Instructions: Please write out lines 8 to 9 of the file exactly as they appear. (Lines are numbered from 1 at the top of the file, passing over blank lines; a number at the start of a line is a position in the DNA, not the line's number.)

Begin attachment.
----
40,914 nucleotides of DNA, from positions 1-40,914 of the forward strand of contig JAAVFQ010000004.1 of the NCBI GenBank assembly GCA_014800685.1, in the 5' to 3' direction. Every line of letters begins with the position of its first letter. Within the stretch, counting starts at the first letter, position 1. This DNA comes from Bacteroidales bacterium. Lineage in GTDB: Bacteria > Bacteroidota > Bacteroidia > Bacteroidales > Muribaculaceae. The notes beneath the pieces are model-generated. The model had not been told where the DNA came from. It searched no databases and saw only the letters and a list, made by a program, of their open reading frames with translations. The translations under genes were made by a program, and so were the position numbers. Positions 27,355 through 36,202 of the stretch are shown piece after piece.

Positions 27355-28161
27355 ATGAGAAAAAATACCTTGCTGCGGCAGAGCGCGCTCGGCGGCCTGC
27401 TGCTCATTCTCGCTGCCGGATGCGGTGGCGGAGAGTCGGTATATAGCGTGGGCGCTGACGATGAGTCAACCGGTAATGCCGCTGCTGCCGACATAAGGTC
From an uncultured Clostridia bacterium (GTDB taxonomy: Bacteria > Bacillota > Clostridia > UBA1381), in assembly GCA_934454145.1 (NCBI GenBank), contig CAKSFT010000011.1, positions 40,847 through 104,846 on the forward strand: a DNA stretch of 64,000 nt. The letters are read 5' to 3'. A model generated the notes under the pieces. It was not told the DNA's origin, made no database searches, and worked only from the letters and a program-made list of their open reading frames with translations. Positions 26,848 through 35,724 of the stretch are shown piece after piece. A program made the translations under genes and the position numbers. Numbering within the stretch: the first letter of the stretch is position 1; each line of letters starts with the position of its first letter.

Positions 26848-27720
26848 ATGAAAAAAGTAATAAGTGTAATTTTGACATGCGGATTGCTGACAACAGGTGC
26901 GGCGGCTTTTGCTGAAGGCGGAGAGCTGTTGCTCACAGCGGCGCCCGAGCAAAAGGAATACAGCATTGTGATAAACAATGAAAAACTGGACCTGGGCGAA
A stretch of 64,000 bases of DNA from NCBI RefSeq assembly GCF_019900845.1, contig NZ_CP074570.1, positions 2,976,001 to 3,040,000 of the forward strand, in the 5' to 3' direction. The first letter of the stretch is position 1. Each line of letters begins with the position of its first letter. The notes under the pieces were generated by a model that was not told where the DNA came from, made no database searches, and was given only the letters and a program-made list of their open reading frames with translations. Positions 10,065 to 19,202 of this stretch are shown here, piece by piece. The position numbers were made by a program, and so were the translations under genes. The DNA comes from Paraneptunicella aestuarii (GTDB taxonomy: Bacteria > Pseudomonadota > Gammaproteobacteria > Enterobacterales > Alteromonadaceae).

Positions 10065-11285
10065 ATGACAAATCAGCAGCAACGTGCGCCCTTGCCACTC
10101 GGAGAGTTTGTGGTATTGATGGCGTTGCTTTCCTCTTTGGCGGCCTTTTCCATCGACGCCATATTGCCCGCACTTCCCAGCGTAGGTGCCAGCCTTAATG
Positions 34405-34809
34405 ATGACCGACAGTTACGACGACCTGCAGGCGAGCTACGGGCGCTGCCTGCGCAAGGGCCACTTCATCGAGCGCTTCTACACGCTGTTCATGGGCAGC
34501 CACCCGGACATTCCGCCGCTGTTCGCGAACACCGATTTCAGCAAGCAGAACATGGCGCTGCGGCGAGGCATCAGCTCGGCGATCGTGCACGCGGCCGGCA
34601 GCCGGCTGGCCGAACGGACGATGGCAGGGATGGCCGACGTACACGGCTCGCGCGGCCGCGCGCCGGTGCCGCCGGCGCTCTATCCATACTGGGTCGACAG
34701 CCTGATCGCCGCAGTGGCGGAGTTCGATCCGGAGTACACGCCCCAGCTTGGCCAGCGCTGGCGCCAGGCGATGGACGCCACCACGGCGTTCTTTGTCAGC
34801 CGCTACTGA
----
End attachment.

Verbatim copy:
26901 GGCGGCTTTTGCTGAAGGCGGAGAGCTGTTGCTCACAGCGGCGCCCGAGCAAAAGGAATACAGCATTGTGATAAACAATGAAAAACTGGACCTGGGCGAA
A stretch of 64,000 bases of DNA from NCBI RefSeq assembly GCF_019900845.1, contig NZ_CP074570.1, positions 2,976,001 to 3,040,000 of the forward strand, in the 5' to 3' direction. The first letter of the stretch is position 1. Each line of letters begins with the position of its first letter. The notes under the pieces were generated by a model that was not told where the DNA came from, made no database searches, and was given only the letters and a program-made list of their open reading frames with translations. Positions 10,065 to 19,202 of this stretch are shown here, piece by piece. The position numbers were made by a program, and so were the translations under genes. The DNA comes from Paraneptunicella aestuarii (GTDB taxonomy: Bacteria > Pseudomonadota > Gammaproteobacteria > Enterobacterales > Alteromonadaceae).